From the right angle, hidden inside the puzzle, you will see the pieces connect to create a sphere. In a way, this makes sense. The sphere is the only shape whose every point is equidistant from the center. Just like continents migrating around the globe, each sticker of Rubik’s Cube has to slide around the puzzle. But the original evinces only a rough semblance of a sphere, with the effect that the pieces are difficult to turn.

    The ZhanChi, by contrast, is all curves below the surface. The pieces are carefully machined to glide past one another with a minimum of resistance. Like a ball bearing set loose on a freshly waxed floor, it will keep spinning even after you let it go. The puzzle is to Rubik’s Cube what speed skates are to regular ice skates, hence the term speedcube. But the speed comes with a catch: if you’re not careful, you can turn the ZhanChi too fast, and threaten its integrity.

    The World Championship is sponsored by Seven Towns, Ltd., the British firm that owns the rights to Rubik’s Cube. They know we’re not using their puzzles, but they don’t try to stop us: to anyone watching, we appear to be solving Rubik’s Cubes. Even cubers refer to puzzles by that name, the way everyone refers to facial tissues as Kleenex. In the end, it’s great publicity for the official brand.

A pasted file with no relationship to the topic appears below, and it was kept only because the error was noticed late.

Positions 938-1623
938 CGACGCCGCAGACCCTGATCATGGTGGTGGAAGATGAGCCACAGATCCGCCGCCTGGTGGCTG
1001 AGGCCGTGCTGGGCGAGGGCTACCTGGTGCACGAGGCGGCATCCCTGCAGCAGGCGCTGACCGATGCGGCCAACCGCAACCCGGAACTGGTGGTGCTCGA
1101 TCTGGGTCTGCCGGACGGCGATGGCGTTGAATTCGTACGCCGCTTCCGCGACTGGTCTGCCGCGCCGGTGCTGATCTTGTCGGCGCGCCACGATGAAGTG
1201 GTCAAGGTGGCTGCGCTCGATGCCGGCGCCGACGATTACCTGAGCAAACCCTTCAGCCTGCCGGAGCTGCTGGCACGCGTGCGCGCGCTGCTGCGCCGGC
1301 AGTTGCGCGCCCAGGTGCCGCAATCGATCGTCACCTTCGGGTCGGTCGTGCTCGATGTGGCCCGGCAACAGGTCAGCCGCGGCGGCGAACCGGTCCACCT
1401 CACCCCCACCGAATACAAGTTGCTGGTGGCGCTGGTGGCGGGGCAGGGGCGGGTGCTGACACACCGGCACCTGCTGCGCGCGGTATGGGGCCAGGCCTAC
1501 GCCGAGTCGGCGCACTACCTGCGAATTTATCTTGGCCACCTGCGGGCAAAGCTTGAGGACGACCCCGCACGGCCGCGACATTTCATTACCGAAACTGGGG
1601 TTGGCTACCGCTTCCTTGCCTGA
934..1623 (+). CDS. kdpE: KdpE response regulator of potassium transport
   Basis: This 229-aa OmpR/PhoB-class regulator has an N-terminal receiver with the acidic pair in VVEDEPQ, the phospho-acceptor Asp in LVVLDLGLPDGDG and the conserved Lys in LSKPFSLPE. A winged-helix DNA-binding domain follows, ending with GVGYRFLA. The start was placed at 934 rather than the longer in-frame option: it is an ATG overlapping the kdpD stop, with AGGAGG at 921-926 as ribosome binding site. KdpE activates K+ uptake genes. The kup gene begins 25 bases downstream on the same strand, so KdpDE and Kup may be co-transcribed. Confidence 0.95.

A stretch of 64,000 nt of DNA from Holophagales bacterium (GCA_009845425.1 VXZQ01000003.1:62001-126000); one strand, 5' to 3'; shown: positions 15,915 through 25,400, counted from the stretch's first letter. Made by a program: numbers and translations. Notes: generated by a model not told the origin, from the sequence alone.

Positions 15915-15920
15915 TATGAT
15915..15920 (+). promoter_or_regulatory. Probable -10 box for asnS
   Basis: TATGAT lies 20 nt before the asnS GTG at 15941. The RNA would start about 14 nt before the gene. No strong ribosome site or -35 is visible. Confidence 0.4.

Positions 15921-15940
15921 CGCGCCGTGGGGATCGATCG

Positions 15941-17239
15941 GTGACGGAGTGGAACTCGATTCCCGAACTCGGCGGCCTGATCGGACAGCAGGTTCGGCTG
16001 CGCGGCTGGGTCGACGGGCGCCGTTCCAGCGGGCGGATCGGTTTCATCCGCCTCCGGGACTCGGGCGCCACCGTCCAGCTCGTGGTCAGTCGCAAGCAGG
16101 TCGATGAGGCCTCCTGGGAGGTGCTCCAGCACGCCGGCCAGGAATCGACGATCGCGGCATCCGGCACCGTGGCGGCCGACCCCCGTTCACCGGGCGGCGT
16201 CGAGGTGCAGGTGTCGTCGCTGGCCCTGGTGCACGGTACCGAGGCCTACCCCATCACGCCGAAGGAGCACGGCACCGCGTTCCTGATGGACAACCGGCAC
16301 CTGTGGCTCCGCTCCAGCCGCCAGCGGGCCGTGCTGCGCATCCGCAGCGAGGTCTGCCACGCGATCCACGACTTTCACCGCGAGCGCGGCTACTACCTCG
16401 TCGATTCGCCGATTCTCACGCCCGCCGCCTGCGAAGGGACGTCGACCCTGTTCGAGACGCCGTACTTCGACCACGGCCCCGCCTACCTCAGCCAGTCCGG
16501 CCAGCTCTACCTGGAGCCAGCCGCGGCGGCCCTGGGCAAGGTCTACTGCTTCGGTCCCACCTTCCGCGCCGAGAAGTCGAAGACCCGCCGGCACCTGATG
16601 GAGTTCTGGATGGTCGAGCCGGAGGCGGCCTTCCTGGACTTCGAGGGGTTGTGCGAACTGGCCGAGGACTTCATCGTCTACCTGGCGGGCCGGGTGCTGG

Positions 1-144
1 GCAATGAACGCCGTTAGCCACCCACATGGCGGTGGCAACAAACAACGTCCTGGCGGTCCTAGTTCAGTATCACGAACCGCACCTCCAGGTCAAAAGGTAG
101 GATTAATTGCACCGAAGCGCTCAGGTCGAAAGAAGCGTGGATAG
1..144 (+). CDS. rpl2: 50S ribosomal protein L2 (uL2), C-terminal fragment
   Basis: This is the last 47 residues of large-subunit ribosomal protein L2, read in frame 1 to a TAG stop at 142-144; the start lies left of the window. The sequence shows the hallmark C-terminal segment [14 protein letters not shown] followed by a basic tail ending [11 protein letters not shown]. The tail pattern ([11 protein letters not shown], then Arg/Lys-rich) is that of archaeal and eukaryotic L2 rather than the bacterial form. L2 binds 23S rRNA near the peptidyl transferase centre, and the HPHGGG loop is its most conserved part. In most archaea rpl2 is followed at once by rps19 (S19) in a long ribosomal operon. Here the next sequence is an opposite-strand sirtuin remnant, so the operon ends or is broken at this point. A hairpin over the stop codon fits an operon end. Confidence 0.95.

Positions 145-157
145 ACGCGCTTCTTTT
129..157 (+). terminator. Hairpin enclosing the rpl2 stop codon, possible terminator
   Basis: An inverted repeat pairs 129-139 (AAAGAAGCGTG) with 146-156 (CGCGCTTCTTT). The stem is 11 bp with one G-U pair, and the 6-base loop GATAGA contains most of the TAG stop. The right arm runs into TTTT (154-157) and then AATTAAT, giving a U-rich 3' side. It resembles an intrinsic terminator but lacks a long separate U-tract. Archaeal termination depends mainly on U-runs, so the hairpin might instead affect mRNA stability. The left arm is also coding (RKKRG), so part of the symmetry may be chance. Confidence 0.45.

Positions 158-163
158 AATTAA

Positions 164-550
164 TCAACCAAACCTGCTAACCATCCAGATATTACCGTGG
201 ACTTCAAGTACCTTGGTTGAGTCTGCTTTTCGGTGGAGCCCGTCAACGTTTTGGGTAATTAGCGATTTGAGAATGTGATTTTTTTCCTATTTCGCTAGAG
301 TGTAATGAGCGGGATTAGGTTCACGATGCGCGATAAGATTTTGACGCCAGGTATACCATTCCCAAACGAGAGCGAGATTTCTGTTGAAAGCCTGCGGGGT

When I slam the timer to a halt, I hesitate to look at the clock. 40.13 seconds. If I had only turned the puzzle a little more carefully, I wouldn’t have had to pause so often and would have ended up with a better time.

      *  *  *  

    After my fourth solve—an uninspired 50.75—one of the scramblers catches my attention.

    He gives me a strange bit of advice. Go slower, he says. Like, 80 percent. The adrenaline, he explains, will push me to go faster without my realizing it. I’m reminded of a quote from one of the fastest cubers in the world, a seventeen-year-old Australian named Feliks Zemdegs, who’s solved Rubik’s Cube in 5.66 seconds: “You don’t really think. You just do it.”

      *  *  *  

    For my last solve I pick up my Rubik’s Cube as if in slow motion. The first turns feel almost painfully lethargic, like I’m churning a barrel of molasses with a shovel. I’m going so slow I’m even having thoughts beyond the Cube in my hand. The solve appears to be proceeding automatically. For fear of throwing myself off course, like I did earlier, I don’t dare to look at the clock. Still, it’s hard to imagine this will be anything but my slowest attempt.

    When I stop the timer, I do so carefully, as if I were trying to touch the keys of a piano as softly as possible. It reads 33.24 seconds, or nearly seven seconds faster than my previous personal best. It’s one of the fastest solves I’ve ever recorded, in competition or at home.

  • Table of Contents

    1 To Go Fast, You Have to Go Slow 1

    2 Nerd Camp 7

    3 That's Good Competition! 19

    4 Now, This Is a Precious Thing 43

    5 You Deserve to Win 59

    6 Cuber's Thumb 79

    7 Schooled 103

    8 St. Erno 125

    9 You Can Never Leave a Cube Unsolved 135

    10 Proof 157

    11 First Place 175

    12 7 Lambton Place 195

    13 I'm So Sorry for You 215

    14 Maximal Orange 233

    15 It's Not a Crime 241

    Epilogue 253

    Acknowledgments 255

    Appendix 263

    Index 267